Describe the Evolutionary Developments That Enabled the Successful Colonisation of Terrestrial Habitat by the Early Plants

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Describe the evolutionary developments that enabled the successful colonisation of terrestrial habitat by the early plant?

Plants evolved from an aquatic algal ancestor during the Devonian period. The transition from water to land had some useful advantages. Land provided a good substrate with nutrient rich soils and there were no predators in form of herbivores and microbes. Carbon dioxide concentration in air was very high and readily diffuses in plants than when dissolved in water. Sunlight levels in air were very high and these conditions favoured photosynthesis (Raven et al, 1992). However life on land presented challenges that led to morphological adaptations and to the subsequent evolution of present day plants.
Life on earth presented problems of acquisition and distribution of nutrients, preservation of water support and reproduction. The earliest evolutionary adaptation was multicellularity, differentiation and specialisation of structures. The plants evolved an aerial structure that is photosynthetic and functions in gaseous exchange. They also developed an anchorage to the substratum, soil. Meristems evolved and provided the much needed cells that differentiated and specialised into useful structures (Campbell and Reece, 2005). In bryophytes the cells differentiated into rhizoids, antheridia and archegonia, setae and capsule. In Pteridophytes they developed into xylem and phloem, fronds, roots and root hairs (Solomon et al, 2012). This differentiation led to division of labour which in turn results in high productivity and thus contributed to the successful colonisation of land by plants.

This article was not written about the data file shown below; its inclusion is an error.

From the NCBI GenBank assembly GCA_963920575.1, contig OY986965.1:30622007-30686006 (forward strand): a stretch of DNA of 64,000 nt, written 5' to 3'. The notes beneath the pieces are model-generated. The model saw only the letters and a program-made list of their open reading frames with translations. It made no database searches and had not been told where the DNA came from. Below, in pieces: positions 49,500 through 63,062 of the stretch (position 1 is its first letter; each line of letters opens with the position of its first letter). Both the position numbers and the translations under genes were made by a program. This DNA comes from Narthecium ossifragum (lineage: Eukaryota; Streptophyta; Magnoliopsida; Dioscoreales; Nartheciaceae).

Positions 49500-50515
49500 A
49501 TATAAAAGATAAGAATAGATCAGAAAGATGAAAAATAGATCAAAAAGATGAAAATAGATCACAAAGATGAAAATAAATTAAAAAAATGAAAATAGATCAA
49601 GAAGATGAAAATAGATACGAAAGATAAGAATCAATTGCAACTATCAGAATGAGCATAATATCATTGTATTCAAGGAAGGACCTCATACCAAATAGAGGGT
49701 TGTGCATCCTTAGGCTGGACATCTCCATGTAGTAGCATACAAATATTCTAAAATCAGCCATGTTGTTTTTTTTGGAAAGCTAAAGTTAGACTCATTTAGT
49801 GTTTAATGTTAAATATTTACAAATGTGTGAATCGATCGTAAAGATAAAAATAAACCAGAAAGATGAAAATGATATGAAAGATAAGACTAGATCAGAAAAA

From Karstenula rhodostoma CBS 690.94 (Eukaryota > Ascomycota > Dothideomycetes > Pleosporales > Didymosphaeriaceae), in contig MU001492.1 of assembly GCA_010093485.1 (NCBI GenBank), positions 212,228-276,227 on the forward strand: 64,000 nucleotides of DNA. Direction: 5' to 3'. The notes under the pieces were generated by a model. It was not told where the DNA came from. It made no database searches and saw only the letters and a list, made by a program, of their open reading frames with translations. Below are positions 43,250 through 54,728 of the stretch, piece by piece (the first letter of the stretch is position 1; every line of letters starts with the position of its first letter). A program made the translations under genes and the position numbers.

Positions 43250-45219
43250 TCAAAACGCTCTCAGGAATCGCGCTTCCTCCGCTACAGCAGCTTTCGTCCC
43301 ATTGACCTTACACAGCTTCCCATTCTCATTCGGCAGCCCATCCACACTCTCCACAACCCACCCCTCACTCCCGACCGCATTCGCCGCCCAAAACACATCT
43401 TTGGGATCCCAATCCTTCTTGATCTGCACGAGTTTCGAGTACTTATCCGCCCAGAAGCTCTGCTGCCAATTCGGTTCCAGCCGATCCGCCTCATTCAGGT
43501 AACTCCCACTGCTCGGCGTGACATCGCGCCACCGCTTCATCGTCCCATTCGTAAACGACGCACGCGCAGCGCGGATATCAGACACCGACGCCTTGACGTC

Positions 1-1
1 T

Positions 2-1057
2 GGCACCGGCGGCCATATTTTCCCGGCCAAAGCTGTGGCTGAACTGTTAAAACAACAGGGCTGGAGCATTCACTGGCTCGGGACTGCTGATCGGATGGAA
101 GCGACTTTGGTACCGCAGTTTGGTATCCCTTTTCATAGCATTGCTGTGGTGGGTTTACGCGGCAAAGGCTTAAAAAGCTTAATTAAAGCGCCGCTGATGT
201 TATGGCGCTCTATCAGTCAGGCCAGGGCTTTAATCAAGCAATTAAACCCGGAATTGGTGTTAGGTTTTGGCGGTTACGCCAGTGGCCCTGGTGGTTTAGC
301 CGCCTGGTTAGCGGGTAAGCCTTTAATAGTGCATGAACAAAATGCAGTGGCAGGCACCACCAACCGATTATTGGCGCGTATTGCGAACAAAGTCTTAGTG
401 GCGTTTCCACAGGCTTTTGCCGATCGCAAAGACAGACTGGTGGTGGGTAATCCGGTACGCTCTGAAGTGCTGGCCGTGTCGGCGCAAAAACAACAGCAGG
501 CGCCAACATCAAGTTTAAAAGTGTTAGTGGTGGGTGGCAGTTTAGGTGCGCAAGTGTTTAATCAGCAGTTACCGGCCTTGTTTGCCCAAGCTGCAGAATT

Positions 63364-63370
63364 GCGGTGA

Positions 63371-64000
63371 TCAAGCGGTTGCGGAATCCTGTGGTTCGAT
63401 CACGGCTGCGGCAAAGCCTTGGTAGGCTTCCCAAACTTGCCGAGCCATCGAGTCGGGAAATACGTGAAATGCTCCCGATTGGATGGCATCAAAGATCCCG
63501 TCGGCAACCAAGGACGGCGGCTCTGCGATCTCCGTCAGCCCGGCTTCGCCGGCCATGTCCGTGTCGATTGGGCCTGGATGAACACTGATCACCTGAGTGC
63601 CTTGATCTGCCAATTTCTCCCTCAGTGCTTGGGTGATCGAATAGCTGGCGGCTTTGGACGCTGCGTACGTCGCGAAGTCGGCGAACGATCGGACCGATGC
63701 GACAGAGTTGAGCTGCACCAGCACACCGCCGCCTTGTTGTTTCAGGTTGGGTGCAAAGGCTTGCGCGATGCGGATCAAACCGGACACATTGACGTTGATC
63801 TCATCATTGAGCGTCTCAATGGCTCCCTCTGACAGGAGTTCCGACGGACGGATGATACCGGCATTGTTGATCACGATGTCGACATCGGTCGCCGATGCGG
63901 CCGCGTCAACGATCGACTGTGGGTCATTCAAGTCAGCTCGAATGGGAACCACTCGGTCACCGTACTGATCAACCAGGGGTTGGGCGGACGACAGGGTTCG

Water was now a scarce resource on land and plants were on risk of drying out. To prevent desiccation, the early plants synthesised cutin, a secondary metabolite that is used to form a thin cuticle covering the plant. This is very obvious in Pteridophytes.…...

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